• Avoiding Primarily a temporary measure
    to buy more time.

20
When to Use the Different
Conflict-Resolution Approaches
  • Compromising a middle ground
  • Good backup approach when other
    approaches fail to resolve the issue.

21
Overview of Intergroup Conflict
Exhibit 11.4 (p. 322)
  • Review of Positive Consequences of Functional
    Conflict and
    Negative Consequences of Dysfunctional Conflict

22
Global OB (p. 323)
  • Using Japanese and American perspectives as an
    example, why is intercultural
    conflict resolution so complex?

23
Stimulating Constructive Intergroup Conflict
  • Bring Outsiders into the group
  • Alter the organizations Structure
  • Stimulate Competition
  • Make use of Programmed Conflict
  • Devils Advocacy

24
Negotiations
  • Negotiations Process in which the parties to a
    disagreement attempt to reach acceptable
    agreement.

25
You Be the Judge (p.325)
  • How should you handle
    low-balling in salary
    negotiations?

26
Negotiations
  • In an organization,
    negotiation may take place
  • 1. Between Two People
  • 2. Within a Group
  • 3. Between Groups
  • 4. Over the Internet

27
Win-Lose Negotiating
  • Classical view that negotiations are a Zero-Sum
    Game
  • To whatever extent One Party Wins something, the
    Other Party Loses.
  • Also known as
    Distributive Negotiating
  • The process of Distributing
    Scarce Resources.

28
Win-Win Negotiating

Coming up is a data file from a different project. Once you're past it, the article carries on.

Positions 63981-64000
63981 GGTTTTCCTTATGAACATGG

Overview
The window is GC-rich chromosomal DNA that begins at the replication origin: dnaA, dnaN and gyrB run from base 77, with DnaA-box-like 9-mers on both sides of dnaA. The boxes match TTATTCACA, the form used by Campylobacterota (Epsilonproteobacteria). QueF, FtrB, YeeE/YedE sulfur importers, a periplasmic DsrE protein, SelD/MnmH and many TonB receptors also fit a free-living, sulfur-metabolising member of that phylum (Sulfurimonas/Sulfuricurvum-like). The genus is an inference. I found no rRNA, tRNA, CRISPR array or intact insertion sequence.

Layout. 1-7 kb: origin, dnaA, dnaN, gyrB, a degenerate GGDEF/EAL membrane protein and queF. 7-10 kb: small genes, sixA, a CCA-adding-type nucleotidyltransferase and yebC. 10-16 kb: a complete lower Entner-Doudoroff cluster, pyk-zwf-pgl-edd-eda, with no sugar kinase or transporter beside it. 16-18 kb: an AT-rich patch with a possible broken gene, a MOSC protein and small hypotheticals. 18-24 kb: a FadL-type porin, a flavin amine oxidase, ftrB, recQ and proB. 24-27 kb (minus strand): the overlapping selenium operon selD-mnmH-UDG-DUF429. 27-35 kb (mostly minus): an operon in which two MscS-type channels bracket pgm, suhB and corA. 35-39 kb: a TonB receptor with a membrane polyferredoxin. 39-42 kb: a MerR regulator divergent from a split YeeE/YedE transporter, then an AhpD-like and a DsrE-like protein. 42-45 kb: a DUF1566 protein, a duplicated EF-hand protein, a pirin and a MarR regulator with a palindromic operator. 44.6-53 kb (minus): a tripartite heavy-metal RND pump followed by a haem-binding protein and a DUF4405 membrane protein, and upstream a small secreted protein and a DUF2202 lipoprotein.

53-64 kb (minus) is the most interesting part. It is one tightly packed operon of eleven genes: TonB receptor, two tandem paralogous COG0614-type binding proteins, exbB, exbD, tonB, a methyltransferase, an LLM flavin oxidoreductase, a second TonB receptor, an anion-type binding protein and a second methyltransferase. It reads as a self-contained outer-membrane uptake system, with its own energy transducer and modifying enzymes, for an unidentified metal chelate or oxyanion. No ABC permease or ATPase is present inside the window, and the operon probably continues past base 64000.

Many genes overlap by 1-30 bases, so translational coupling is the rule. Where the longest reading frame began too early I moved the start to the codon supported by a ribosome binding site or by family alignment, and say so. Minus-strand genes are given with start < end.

• A Positive-Sum approach
  • Each party gains without a corresponding loss for
    the other party.
  • Does not mean that everyone gets everything they
    want.
  • Agreement leaves all parties
    better off than prior to the agreement.

29
Negotiation Tactics
30
Variables Affecting Negotiations
  • There is no one best way to negotiate.
  • Selection of specific Negotiation Strategies and
    Tactics depends on
  • 1. Issues being negotiated.
  • 2. Environment in which negotiations take place.
  • 3. Outcomes Desired from the negotiations.

31
Negotiations Desired Outcomes
  • Substantive Outcomes
  • Have to do with how the specific issue is
    settled.
  • Strive to end up with a bigger piece of the pie
    than the other party.
  • Relationship Outcomes
  • Negotiate in a manner designed primarily to
    maintain good relations between the parties.
  • Desired irrespective of the substantive result.

32
Mastenbroeks Model to Increase Negotiating
Effectiveness Key Activities
  1. Obtain Substantial Results
  2. Influence the Balance of Power
  3. Promote a Constructive Climate
  4. Obtain Procedural Flexibility

33
Using Third-Party Negotiations
34
Negotiating Globally
  • Negotiating with individuals from different
    countries and cultures poses a
    number of issues.
  • Demonstrating knowledge about a
    culture is one way to establish rapport and
    respect with another negotiator.

35
Improving Negotiations
  1. Begin bargaining with a positive overture and
    reciprocate the opponents concessions.
  2. Concentrate on the negotiation issues and
    situational factors, not on the opponent.
  3. Look below the surface of your opponents
    bargaining -- try to determine the strategy.

36
Improving Negotiations
  1. Do not allow constituents to create competitive
    bargaining.
  2. If you have power in a negotiation, use it to
    guide the opponent toward an agreement.
  3. Be open to accepting third-party assistance!

37
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38
Case 11.1 Conflict at Walt Disney
  1. Describe the conflict between Eisner and the
    Weinsteins, the 2 Board Members (Disney Gold),
    and Steve Jobs. Was it Functional?
    Dysfunctional? Explain.
  2. Was the conflict between Eisner and Jobs
    Perceived? Felt? Manifest?

39
Case 11.1 Conflict at Walt Disney
  1. Which conflict resolution approaches did Eisner
    and Iger use Dominating, Problem Solving,
    Avoiding, or Accommodating? Explain.
  2. Did Igers less confrontational approach to
    conflict help the company survive a major
    economic recession?